I thought this cute little bird fabric was perfect for the back. 

Anyway, I finished stitching the binding on around 10pm last night, and went ahead and washed it this morning, to enhance that crinkly look.

Now, forward!


Saturday, June 1, 2019

May Monthly Mini

(This was supposed to post last night, when it was actually still May)

Some of you might know that Wendy over at The Constant Quilter hosts a Monthly Mini sew-along. After following along casually for the past (I think) year or so, and enjoying everyone's little quilts, I thought I might go ahead and join in.
This is what came up with for May, and am posting it just a hair under the deadline! 

I made the Hovering Hawk blocks in January, using leftover corners from some small basket blocks I'd made (which never went anywhere, btw) but didn't assemble the Hawks into a top until much later. I then hand quilted the interior, then it sat around for weeks (months?) waiting for me to quilt the borders. I eventually ended up continuing the quilting lines into the borders with the machine "hand quilt" stitch, and finally put the binding on last week. I think (hope) it qualifies as a May "finish" at any rate. Wendy said there were no rules, so I'm no doubt taking a few liberties here.

Here's the back, but as of yet, no label. I thought I'd sneak in under the wire and call it my "May Monthly  Mini" and make a label tomorrow. Ha ha...  meanwhile, I'm getting lots of ideas for more mini quilts, for future months. This is going to be fun!                                                                      Thanks to Wendy, for letting me join in!

Friday, May 31, 2019

Vintage Indigo Challenge

Back in February, I acquired a literal pile of vintage indigo scraps and a few shirtings from the Bargain Garden at our quilt fair, and posted about it here. Three readers responded to that post with excitement about my find. I wondered if they might like a few of these scraps, as I had enough to share, and then some. The answer was, YES! So, off went three bundles of fabric to the various destinations.

Having been thanked profusely for the fabric, I responded by saying it might be fun to do a little challenge, and each make a mini quilt using some of the indigo.

WHAT WAS I THINKING?!?  Did I mention these three readers were Wendy (The Constant Quilter)  Janet (Rogue Quilter)  and Barbara (Quilts, Gravestones, and Elusive Ancestors)??? (click on the links to see their quilts) Only the three most excellent quilters that I follow, who are exceptional at making mini quilts! Oh good grief. What am I going to make that could possibly be up to this challenge that I issued? AAAK!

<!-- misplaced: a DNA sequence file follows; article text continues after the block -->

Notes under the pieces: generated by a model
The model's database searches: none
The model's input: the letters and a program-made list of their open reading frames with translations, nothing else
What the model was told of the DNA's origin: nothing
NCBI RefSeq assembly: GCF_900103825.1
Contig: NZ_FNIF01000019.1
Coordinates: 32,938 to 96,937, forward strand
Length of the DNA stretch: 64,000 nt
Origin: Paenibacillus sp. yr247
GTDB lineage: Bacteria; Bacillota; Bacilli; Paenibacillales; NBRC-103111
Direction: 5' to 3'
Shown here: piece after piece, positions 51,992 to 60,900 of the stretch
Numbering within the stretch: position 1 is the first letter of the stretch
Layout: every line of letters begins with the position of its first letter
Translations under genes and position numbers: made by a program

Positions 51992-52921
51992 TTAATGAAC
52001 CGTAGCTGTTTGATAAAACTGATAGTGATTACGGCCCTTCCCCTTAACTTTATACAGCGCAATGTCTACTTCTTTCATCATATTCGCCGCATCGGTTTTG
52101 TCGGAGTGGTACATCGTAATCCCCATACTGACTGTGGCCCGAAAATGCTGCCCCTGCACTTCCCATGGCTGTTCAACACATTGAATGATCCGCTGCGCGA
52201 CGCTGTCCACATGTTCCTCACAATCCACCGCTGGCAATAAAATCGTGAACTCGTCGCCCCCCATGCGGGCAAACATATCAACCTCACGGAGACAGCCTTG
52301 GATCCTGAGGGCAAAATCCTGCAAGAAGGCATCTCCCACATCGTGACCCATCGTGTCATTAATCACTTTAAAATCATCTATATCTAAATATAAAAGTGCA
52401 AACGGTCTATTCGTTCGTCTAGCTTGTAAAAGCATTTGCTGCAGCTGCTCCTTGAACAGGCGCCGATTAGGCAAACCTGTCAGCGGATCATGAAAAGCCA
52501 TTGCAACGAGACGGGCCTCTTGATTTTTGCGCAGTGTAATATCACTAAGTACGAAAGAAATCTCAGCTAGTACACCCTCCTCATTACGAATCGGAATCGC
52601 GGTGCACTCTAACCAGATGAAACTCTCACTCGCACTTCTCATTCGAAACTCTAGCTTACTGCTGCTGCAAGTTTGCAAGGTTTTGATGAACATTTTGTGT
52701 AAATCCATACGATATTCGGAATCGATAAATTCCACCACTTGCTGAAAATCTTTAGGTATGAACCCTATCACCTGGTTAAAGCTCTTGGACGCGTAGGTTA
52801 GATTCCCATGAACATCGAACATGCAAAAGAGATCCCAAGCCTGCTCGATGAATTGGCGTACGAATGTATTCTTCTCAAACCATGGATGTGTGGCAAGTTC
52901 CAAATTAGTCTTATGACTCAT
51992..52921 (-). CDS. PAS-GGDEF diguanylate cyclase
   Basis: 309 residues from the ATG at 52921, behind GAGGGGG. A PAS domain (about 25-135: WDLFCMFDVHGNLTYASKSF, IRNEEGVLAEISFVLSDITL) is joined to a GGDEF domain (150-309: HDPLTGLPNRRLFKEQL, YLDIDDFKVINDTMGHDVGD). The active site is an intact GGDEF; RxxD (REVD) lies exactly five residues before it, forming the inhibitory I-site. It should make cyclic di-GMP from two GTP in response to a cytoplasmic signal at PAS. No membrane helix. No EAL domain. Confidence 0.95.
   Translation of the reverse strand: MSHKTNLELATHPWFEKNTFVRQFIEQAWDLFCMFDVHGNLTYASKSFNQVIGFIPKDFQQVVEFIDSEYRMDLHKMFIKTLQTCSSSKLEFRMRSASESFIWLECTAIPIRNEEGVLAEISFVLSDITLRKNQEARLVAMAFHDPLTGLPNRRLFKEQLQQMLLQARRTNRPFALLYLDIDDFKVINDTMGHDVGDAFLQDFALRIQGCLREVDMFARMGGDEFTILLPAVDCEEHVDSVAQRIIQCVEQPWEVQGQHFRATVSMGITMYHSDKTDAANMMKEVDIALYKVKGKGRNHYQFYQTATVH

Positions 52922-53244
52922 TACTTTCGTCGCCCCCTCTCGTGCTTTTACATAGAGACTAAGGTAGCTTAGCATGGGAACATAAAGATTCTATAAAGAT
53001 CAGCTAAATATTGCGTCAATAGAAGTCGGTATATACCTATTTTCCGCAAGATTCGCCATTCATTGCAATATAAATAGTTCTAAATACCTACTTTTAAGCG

(ahem...) Well, I had to put my thinking cap on, but it wasn't cooperating. I went to all my usual sources for inspiration (books and magazines, other blogs, Pinterest, Google) but nothing was saying "yes". Meantime, I was itching to do "something" with the scraps, so cutting the tiniest pieces I made a little 9-patch, which I posted about here.

But what to do for the "real" quilt? I had to get started! Without an actual plan, I decided to make some 4" sawtooth stars, as I thought they would have big enough pieces to show off the various prints. I wanted to feature as many of the prints as I could, but had to stop at 15 to keep the quilt from growing too big. OK, but then what? I really struggled with how to fininsh this quilt. I thought about simply putting a binding on it, until I finally found a repro piece that brought it all together.

 I had intended to hand quilt this, in fact I started to, but wasn't happy with how it was looking. Truth be known, I've grown a little impatient with trying to get the stitches perfect on pieces where it really shows. So.. I decided to use the "hand quilting" stitch on my Janome, and decided it was exactly perfect. Not to mention, way faster.

Here are some detail pictures so you can get a better look at the prints:

Here are a couple pictures of the completed mini:

(my version of "indigo and cheddar" lol!)

Here are the two quilts together, to get an idea of scale:

All in all, this has been really fun, and yes, challenging. And, I still have lots more of the indigo, and am already itching to make another small quilt. 

Meanwhile, please go to the links above to see the others' quilts, which are fantastic!  (Janet had a family emergency, so hers is delayed. I will activate her link as soon as she posts.)


Friday, March 29, 2019

My Favorite Blankie

This is a quilt I made about 30 years ago. The pattern is Shoofly Star, and is from Marsha McClosky's book, A Dozen Variables. This book (and Marsha's style in general) are what got me hooked on quilting all that time ago.